Munch Lab

Applied programming week three

Lectures

At this week’s double lecture we will look at strings which is Python’s way of storing a
sequence of characters like “Hello”. We will also look at lists which is pythons way of
handling – well lists of things. Your will also learn about “methods” which is a special
kind of functions that are packaged with complex types like strings and lists.

We will spend some of the single lecture going through the assignment and but also talk
more about functions, modules and scopes of variables.

Reading material

Chapter seven and nine of How to think like a computer scientist.

Computer exercises

Complete the the Strings exercise and then the Lists exercise.

Weekly assignment

This weeks assignment will walk you through some of the most common string manipulations.

A palindrome is a string that is spelled the same way backwards and forwards.

Write a function, isPalindrome(s), that returns True if s is a palindrome and False
otherwise.

Example usage:

print isPalindrome('abcba')

Should print True

print isPalindrome('foo')

Should print False

One approach to this is to run through s from the first to the middle character and for
each character check if the character is equal to the character at the same index from the
right rather than the left. Remember that the first character of a string is at index 0
and the last at index -1, the second character is at index 1 and the second last at index
-2 and so forth.

Since you need to run through the string from the first to the middle character you first
need to figure out how many characters that corresponds to. Say your palindrome is
p="ACTGTCA", then the number of indexes you need to loop over with a for loop is
len(p)/2. Figure out how to make range() return indexes you can use to access the
characters in the first half of the sequence. Then make a for loop where you iterate
over the indexes you get from range(). Try to make the for loop print out the first
half of the characters.

Once you get this far you need to compare each character from the first half to the
corresponding ones starting from the other end of the palindrome. Figure out how to change
each index used for the first half to the corresponding index for the other half so you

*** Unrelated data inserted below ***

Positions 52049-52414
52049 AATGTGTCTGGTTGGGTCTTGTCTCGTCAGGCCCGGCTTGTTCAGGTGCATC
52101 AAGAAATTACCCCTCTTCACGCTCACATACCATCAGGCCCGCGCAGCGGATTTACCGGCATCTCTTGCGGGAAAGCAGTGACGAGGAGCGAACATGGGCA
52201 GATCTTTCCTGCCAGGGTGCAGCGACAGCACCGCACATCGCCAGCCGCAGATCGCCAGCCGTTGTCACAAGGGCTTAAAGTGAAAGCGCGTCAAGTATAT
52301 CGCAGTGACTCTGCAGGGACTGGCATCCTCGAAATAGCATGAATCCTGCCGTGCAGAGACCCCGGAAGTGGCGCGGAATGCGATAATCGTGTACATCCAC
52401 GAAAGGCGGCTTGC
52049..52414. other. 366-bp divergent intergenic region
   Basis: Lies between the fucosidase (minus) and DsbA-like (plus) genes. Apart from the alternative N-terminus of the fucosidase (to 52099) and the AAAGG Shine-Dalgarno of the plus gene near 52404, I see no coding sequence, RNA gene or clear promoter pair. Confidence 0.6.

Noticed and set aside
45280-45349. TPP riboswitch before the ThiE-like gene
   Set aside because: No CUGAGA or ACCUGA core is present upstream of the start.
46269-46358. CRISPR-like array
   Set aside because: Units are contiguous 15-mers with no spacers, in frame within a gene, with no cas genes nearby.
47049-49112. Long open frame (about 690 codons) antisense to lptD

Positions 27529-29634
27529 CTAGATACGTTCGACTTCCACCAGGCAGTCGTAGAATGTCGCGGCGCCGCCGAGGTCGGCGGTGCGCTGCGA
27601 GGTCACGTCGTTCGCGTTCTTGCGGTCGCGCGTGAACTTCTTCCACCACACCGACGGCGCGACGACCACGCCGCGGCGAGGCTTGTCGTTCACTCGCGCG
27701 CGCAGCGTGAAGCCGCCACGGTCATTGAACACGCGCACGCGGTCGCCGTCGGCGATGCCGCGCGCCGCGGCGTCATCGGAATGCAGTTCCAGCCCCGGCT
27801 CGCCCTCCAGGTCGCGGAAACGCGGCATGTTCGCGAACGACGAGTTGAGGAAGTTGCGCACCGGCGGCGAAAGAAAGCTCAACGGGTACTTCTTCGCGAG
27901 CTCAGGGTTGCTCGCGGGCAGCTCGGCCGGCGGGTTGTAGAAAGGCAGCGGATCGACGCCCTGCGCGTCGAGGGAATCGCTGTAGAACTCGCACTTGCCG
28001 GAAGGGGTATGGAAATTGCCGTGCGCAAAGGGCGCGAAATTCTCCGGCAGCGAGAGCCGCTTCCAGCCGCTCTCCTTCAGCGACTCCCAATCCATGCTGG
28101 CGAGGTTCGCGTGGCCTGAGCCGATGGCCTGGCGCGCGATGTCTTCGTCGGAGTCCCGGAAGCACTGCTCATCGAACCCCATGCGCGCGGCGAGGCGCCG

can compare the relevant pairs. (You need to compare index 0 with -1, 1 with -2 and so on…)

Now try to make the for loop print both the character from the first half and the
corresponding character from the other end. If you got the indexes right you will see that
the A print with the A from the other end, the C with the C and so on.

Write an if statement in the for loop that tests if the two corresonding characters are the same. If your string is a palindrome all pairs are the same. So as soon as you see a
pair that is not the same, you know it is not a palindrome and you can let your function
return False like this:

if leftCharacter != rightCharacter:
    return False

On the other hand, if all pairs pass this test then it is a palindrome and the function
should return True when exiting the for loop.

Word count

Write a function, wordCount(s), that counts the number of words in a string.

Example usage:

print wordCount('foo bar')
2

Useful method:

Re-formatting text

Write a function, reformat(s), that takes a string, s, and replaces all white spaces
(spaces, tabs) with a single space.

Example usage:

s = "foo    bar  baz"
print reformat(s)
foo bar baz

Useful methods:

  • split()
  • join()

go look them up – or just google “python join”.

Handing in

To hand in the assignment put the code in a file named after your self and the week. If it
was me it would be Kasper_Munch_week3.py. Attach it to an email with subject “Assignment”
and send it to your TA.

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